Entering the new year, the aviation industry faces considerable challenges and risks ahead. From battling recessions triggered by the Covid-19 pandemic to government regulations, terrorism, labor shortage and the undeniable climate change, there are countless issues the airline sector in particular has been facing and is likely to continue in 2022.
1. Top challenges
According to the Global Market Insights (GMI), the aviation industry was already facing 8 top challenges prior to the Covid-19 era. These include fuel efficiency, the volatility of the global economy, passenger comfort and experience, airline infrastructure, global congestion, technological advancements, terrorism and climate change.
Unfortunately, none of these challenges are likely to disappear from the radar, rather, with the Covid-19 pandemic, much of the challenges will be exacerbated. A case in point has been the several flights cancelled due to the Omicron variant, causing havoc before Christmas. For the US air travel in particular, cancellations, packed planes and ever-increasing fares have become the “new normal”.
2. Vaccine passports
The pandemic brought greater turbulence to the administrative aspect of traveling, adding extra bureaucracy starting with the Passenger Location Form (PLF) to the much-contested vaccine passports or certificates.
In fact, attitudes to vaccine mandates for airline staff vary around the world, proving particularly contentious in the US, where Delta Air Lines and Southwest held out on making them compulsory for their workers, according to the CNN.
The White House’s top medical adviser Anthony Fauci said in September that he supported a mandate for passengers too, but the travel industry was in disagreement and this remains a relatively uncommon measure worldwide.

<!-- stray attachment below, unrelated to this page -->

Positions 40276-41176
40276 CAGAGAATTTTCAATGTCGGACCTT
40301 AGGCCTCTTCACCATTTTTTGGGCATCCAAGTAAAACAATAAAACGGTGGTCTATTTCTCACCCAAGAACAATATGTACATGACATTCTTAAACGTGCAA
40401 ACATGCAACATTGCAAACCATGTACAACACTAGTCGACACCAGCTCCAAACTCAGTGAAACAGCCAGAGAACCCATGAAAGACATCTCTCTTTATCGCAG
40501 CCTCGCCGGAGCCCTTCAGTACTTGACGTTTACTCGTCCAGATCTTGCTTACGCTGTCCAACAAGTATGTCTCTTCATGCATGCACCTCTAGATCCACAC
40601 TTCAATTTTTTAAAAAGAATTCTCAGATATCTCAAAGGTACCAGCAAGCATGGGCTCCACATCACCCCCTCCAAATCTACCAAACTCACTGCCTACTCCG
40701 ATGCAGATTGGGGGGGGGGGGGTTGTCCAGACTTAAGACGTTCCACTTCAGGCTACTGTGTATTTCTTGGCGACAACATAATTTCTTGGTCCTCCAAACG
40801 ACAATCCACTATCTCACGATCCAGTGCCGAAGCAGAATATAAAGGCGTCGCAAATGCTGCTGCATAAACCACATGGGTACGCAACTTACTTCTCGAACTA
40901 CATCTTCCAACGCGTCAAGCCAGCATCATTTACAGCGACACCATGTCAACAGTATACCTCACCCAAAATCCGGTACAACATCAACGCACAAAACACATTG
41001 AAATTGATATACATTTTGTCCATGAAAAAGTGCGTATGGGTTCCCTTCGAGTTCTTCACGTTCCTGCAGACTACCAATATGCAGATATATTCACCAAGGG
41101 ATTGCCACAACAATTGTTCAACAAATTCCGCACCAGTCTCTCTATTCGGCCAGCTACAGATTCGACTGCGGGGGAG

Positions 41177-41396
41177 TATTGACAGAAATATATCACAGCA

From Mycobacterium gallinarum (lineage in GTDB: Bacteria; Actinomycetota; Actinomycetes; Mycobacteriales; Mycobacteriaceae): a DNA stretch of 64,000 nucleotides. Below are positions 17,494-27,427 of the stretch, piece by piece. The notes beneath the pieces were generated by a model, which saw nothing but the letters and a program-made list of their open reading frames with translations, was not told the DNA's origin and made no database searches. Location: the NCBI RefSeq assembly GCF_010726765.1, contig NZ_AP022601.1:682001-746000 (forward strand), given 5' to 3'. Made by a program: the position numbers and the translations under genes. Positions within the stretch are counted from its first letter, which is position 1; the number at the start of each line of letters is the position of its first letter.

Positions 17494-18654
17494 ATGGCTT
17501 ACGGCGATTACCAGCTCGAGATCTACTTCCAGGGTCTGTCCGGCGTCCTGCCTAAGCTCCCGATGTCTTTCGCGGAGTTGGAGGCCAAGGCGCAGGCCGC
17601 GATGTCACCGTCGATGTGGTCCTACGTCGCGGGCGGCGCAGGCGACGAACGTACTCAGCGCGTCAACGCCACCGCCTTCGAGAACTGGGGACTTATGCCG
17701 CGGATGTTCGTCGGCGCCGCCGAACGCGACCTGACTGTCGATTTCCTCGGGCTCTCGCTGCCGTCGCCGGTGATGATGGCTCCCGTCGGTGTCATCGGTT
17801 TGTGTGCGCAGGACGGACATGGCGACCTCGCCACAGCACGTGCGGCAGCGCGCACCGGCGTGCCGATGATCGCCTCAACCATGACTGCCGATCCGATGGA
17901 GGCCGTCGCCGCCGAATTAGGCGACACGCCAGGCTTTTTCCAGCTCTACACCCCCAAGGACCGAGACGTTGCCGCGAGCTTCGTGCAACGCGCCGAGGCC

In October, Air New Zealand became one of the highest-profile airlines to announce a passenger mandate, a necessary requisite as of February 2022.
Global commitments are preferred over regional initiatives to ensure the competitiveness of the aviation sector and its supply of fuel.stated FuelsEurope
3. Decarbonisation of the aviation industry
Another issue pressuring the aviation industry to take drastic measures relates to its green footprint and on finding solutions to decarbonise the entire sector. Last October, the International Air Transport Association (IATA), passed a resolution in support of net-zero carbon emissions by 2050 during its annual meeting.
Other pledges were put forward during the Glasgow Conference in late 2021. With the signature of the Glasgow Declaration on Climate Action, a new gold standard for tourism leaders, holds the pledge of more than 100 travel companies to deliver towards decarbonisation by 2050 and halve current CO2 emissions by 2030.
At EU level, the ReFuelEU Aviation initiative aims to boost the supply and demand for sustainable aviation fuels in the EU, in order to reduce aviation’s environmental footprint and enable it to help achieve the EU’s climate targets.
Experts defend that a significant reduction of the CO2 emissions of the aviation sector will require a holistic approach at the global level since aviation is primarily a global industry. “Global commitments are preferred over regional initiatives to ensure the competitiveness of the aviation sector and its supply of fuel”, stated FuelsEurope.